And my secretive second-oldest daughter finally brought her secret boyfriend home. We had wondered who the guy in the two-seater BMW convertible was. We only saw the car from our window and not the man. My daughter would snap at me, at any question of who her new man is. "If it's serious, I'll let you know." I don't know if it's serious or not, but his biceps certainly are. But he's not a body-builder. He's a lawyer, I found out.
"Sheesh. Hate to be the judge in front of THAT lawyer. His big and he, well, does actually look like a wrestler from the World Wide Wrestling Association or whatever it's called (too lazy to 'google' today – my day of rest). I'd also hate to be the lawyer against him. Anyway, we do need a lawyer in the family."
So DO get on with it, I thought to myself.
My married daughter bitches when I come over to cook meals at her home because of our lack of kitchen.
"You make my pots dirty and you make my floors dirty."
I don't. But the hot weather is making her have illusions of dirt on her floor every second. When the baby sleeps, she's cleaning her floors. I'm thinking of getting her to seriously think about going on some medication – but then again – all her neighbors are pretty much clean freaks and that is what "keeping up with the Joneses" is like in her neighborhood.
Oh- and here is the photo from the brit ceremony, I promised to post. The little boy's name is Itai Aharon.
But who cares what my kids are doing to me when the rest of the summer is so happening in Jerusalem. I really don't care to fly anywhere out of the country, or, for that matter, out of Jerusalem because there's too much to look forward to. Like the arts and craft fair with its terrific vendors and much cheaper than in the store jewelry, the entertainment, the hippie/gypsy café with its belly dancers, acrobats, wine and cheese menu and coffee. I found myself sitting there for hours, transfixed by the various performances and great ethnic and vintage music. There's the international crafts show – with crafts from many different countries. Last year was the first time Jordan joined us. There's the Palestinian crafts fair, which the festival organizers call the "Eastern Market". Of course calling it the "Palestinian market" would put some people off. It's like they ship the stuff from the old city market to here. Plus they're featuring glass blowers from Ramallah and Hebron. Included too is the international food fair.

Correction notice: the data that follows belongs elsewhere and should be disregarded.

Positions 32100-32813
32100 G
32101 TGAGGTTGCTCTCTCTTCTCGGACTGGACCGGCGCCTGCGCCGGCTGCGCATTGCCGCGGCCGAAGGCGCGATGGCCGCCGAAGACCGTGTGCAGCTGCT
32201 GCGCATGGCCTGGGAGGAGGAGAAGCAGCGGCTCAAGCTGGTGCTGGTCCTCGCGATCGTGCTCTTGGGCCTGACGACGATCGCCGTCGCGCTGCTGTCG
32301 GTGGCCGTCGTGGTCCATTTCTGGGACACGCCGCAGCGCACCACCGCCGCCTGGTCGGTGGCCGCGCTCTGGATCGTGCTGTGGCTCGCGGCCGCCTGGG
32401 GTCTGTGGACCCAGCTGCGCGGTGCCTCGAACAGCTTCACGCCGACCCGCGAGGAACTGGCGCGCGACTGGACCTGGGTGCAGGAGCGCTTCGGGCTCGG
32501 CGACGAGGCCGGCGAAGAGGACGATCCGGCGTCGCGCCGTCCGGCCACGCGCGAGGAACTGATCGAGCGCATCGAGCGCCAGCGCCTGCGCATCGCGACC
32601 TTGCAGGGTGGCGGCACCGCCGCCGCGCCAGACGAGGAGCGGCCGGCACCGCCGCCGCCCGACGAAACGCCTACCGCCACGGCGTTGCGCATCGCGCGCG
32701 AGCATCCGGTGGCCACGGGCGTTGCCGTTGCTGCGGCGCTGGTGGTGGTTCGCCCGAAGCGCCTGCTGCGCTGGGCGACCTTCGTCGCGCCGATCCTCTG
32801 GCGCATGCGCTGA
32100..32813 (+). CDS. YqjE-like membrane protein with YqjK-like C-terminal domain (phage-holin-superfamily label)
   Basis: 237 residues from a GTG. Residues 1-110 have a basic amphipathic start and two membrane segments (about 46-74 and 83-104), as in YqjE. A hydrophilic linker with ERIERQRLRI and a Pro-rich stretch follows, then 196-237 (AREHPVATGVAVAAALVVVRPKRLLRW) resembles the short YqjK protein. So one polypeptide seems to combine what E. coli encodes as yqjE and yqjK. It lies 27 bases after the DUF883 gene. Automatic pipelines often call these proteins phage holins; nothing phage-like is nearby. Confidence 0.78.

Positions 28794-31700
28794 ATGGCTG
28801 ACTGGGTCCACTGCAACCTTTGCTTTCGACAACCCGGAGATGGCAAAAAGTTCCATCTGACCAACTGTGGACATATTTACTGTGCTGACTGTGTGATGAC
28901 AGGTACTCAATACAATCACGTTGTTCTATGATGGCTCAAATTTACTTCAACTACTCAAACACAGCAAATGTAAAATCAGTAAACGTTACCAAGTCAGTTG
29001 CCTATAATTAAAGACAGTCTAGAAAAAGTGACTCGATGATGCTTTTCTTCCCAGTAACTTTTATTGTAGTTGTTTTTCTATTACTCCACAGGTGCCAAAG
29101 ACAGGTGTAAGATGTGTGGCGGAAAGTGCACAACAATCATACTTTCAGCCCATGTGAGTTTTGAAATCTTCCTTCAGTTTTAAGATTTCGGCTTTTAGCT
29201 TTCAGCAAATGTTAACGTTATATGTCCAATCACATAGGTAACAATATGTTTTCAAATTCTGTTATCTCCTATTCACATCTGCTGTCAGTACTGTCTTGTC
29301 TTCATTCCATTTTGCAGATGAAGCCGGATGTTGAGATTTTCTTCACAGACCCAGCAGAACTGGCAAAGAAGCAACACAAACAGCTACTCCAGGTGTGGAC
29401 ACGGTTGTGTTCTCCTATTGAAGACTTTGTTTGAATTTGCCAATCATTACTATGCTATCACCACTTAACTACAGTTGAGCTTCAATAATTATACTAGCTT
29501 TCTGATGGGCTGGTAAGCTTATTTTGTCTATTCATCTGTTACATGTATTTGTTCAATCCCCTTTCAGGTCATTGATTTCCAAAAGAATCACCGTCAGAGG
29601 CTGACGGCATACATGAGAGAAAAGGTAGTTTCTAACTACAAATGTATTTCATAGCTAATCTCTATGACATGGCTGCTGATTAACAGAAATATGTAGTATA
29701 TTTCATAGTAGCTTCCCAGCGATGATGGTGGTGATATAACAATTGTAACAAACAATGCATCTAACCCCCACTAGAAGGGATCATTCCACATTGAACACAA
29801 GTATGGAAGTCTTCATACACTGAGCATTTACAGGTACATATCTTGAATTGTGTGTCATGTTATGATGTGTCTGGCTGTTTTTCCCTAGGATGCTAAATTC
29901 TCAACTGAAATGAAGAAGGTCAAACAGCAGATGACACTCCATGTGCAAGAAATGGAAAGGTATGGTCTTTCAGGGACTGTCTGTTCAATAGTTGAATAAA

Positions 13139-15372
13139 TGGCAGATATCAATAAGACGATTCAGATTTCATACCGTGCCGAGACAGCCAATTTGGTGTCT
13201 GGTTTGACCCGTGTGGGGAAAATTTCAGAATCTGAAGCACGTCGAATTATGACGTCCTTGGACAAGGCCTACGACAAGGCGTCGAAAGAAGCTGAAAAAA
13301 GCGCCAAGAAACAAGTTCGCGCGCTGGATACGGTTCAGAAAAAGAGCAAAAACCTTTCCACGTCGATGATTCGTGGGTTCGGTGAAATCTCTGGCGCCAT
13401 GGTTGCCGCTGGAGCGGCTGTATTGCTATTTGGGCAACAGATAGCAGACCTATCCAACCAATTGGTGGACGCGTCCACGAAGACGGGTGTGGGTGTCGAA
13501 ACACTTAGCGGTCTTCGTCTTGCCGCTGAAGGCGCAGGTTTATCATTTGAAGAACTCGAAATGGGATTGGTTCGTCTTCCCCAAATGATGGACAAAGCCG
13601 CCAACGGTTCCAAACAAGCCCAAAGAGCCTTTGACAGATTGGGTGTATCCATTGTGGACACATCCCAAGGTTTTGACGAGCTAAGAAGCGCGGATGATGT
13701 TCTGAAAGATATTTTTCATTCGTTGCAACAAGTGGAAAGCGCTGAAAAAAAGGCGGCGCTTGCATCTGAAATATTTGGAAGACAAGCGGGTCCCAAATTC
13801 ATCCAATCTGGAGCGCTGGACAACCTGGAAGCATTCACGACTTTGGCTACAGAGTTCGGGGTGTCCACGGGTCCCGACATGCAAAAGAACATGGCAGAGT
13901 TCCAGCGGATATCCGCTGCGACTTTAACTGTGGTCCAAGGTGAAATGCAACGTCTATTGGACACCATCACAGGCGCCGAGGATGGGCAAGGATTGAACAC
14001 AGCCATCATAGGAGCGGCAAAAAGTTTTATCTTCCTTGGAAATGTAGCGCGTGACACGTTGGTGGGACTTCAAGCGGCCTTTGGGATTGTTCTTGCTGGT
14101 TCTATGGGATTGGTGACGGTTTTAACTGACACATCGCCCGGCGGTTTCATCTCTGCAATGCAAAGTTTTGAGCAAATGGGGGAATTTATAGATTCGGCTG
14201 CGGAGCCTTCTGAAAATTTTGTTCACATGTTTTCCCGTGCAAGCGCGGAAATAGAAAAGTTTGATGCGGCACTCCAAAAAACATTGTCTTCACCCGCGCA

There's free entertainment in the new Mamilla outdoor mall. Various museums have free admission. If you have the bucks, you can go for an all-you-can-eat rooftop barbecue at a couple of Jerusalem's posh hotels.
There's free folk dancing at the Liberty Bell Garden on Sunday evenings.
And one of my closest childhood friends is moving to Jerusalem in August.
So I have what to look forward to (besides getting doors for my apartment and a kitchen, etc. etc.)
There are some interesting peace activities going on as well in people's homes and in various neighborhoods.
I don't have many people this summer to share these events with. Many have left town. Some have gone to India and most to the States. Why? I can never understand it. Even if I had the money to travel outta here, I don't think I'd go longer than a week or 10 days. I'd never leave for a whole summer. It's just too magical over here on this side of the pond….